She deftly took me by the crotch, and started to massage “John Henry” through my jeans. In a radical departure from consensus, John Henry wanted none of this, and went into a coma.
It was then, in that dim light, I noticed that this woman had the most beautiful eyes — and the saddest — I had ever seen. Her make-up had cracked at all the little wrinkles that might have been smiles once, and her lip gloss could have been used to wax a red car.
“You’re not a cop, are you?” she asked.
I shook my head and she started to undo my jeans... And then I stopped her. I traced the curve of her face with the outside of my fingers, and pushed her hair back over her ear. “What’s your name?” I whispered.
She hesitated, then whispered, “Jean.”
I hesitated, then said, “Cretin.”
“Jack is better,” she said.
“You have the nicest eyes.”
“Thank you, baby,” she whispered.
Then she took my hand from her face and put it in her shirt. Her nipples felt like rivets, hard and hot. I moved my hand from one to the other, than gently touched her face again.
“It was nice meeting you, Jean.”
A muffled gasp from the landing below signaled that Spider had reached orbit.
Yet drama was unfolding in the hall. The real Cretin was not pleased with the service.
“Are you new at this?” I heard him ask in exasperation. This was followed by the kind of exclamation that accompanies getting bitten or nicked by surprise. “Are you a Girl Scout or something?” he added.
Jean put her finger against her lips, to signify silence on my part. And then she made very loud and convincing gagging sounds. In a voice that was less than pleasant, she said, “I told you not in my mouth.”
My response was a loud grunt.
“I want the one he’s got,” yelled Cretin into the stairwell.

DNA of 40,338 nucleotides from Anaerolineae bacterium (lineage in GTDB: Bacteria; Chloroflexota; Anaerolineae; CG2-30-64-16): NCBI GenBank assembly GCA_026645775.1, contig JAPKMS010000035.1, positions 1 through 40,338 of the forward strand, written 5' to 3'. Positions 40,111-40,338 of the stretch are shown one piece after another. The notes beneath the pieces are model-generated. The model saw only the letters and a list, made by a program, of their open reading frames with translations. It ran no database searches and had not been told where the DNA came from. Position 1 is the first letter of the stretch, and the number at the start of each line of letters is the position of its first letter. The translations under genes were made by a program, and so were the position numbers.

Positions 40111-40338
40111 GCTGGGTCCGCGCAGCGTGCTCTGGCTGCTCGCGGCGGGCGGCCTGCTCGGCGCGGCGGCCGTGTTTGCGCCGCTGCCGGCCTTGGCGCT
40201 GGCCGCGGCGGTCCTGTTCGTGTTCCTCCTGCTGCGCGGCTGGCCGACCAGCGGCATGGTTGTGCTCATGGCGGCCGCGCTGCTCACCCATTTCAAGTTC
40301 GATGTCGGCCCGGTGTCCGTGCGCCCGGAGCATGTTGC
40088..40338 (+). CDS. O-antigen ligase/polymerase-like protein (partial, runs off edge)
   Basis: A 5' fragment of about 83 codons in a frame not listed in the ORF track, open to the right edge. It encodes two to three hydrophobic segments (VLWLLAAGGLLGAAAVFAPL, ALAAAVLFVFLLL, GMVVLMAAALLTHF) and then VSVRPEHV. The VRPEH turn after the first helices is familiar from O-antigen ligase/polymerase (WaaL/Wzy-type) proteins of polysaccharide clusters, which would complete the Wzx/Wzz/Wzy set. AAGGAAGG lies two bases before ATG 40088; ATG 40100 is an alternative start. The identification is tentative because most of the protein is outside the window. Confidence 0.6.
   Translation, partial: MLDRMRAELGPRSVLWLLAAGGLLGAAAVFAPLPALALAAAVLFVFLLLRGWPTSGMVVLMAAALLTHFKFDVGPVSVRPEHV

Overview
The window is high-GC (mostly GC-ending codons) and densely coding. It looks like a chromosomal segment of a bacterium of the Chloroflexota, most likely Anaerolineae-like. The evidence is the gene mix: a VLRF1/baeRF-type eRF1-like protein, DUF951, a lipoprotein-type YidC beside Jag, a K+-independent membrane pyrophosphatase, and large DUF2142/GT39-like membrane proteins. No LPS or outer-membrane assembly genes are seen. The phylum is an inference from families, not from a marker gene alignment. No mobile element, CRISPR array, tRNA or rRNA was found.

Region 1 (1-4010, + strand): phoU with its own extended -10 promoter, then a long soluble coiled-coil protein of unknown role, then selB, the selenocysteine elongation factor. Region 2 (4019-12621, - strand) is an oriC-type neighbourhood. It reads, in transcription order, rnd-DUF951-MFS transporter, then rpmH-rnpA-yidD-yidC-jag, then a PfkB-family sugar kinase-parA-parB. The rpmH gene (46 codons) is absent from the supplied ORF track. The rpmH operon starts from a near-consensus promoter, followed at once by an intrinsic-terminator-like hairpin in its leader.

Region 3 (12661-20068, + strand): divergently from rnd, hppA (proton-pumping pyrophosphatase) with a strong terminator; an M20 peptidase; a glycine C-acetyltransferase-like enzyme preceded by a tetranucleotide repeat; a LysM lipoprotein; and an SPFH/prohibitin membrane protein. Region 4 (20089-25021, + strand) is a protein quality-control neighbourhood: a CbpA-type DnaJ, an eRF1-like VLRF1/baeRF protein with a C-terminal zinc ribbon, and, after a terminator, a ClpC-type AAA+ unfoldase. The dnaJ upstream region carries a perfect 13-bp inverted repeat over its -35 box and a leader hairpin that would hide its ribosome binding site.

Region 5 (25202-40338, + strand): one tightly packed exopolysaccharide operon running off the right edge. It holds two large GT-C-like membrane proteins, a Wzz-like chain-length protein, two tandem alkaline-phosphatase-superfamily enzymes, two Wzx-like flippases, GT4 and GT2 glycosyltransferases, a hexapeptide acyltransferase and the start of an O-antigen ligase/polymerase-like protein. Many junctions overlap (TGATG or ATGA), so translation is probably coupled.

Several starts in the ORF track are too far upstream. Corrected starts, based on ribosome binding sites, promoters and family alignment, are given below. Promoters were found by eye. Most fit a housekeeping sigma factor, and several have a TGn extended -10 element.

Jean and I traded smiles, and I squeezed her hand before heading down the stairs. The look on Cretin’s face was worth the $25 I had paid to touch a woman’s breasts. But the punch line was yet to come.
There was a dispute over the cash in the alley. Cretin had given all $75 to Spider’s blond, with whom he had negotiated the price. His brunette yelled, “Who’s got my money?”
“I’ve got it,” said the blond.
“Give it to me,” she said. And with that, the brunette removed her wig and revealed herself to be a guy.
None of us could say anything for a full 60 seconds. Then Spider and I burst out laughing.
Cretin was furious.
Spider looked at Cretin and asked, “When she was bobbing for the banana, didn’t you notice the Adam’s apple?”
Both of us roared with laughter again.
“If I hear a word of this back at the bar, I’ll kill both of you fucks,” said Cretin.
All I could think of was that would have been my date, but for Cretin’s sense of being the alpha dog. And then again, he did pick the brunette specifically.
“I promise I won’t breath a word of this to anyone, until after you’re dead 20 years,” I said. “But then I’m going to tell everybody.”
Getting back through the tunnel can be a bit tricky. Ninth Avenue was the best bet, but Cretin was rattled and led us up to Broadway. In an instant, we were bathed in 20 stories of neon, nine blocks long, as we rolled into Times Square. Traffic crawled through here at the rate of two feet per week. I watched as the other two guys disappeared into a sea of tail lights, but opted not to follow. I thought I knew where they were going — back to the bar — and figured I’d meet them there.
There was something mystical about sitting on a motorcycle, surrounded by every glittering color of the rainbow, at an intensity that would never be found in nature. Horns were blowing... People were attempting to cross the street (through eight lanes of solid traffic)... And somewhere close by, the siren of a police car screamed. I loved it all. It took me forty minutes to cover the 2 miles to the saloon, and no other motorcycles were there.
Above: Times Square At Night. Picture from Wikipedia
Cretin’s paramour in doubt, Niki, was fuming at the bar. She had expected to find him there, so she could bust his balls again, and then was more pissed-off than ever because he wasn’t.
“Hey Niki,” I said. “I like your jeans.” This was the equivalent of saying, “Nice ass.” And she did have a nice ass... Nice everything, in fact.
“Were you with Cretin tonight?” she asked, in a tone that would have done justice to an enraged hawk.
“Was he waving his dick at some street tuna?”
I looked at her with eyes colored blue by the truth, and said “I can assure you that his dick had no contact with a woman tonight.”
“Really?” she asked.
“You have my word on it.”
Cretin, it’s been 20 years since you died. I’m telling everybody this story. But I'd give anything to ride with you again for an hour.
©Copyright Jack Riepe 2012
This is one of your best stories. The devil is in the details and there are two many details to overlook in this story.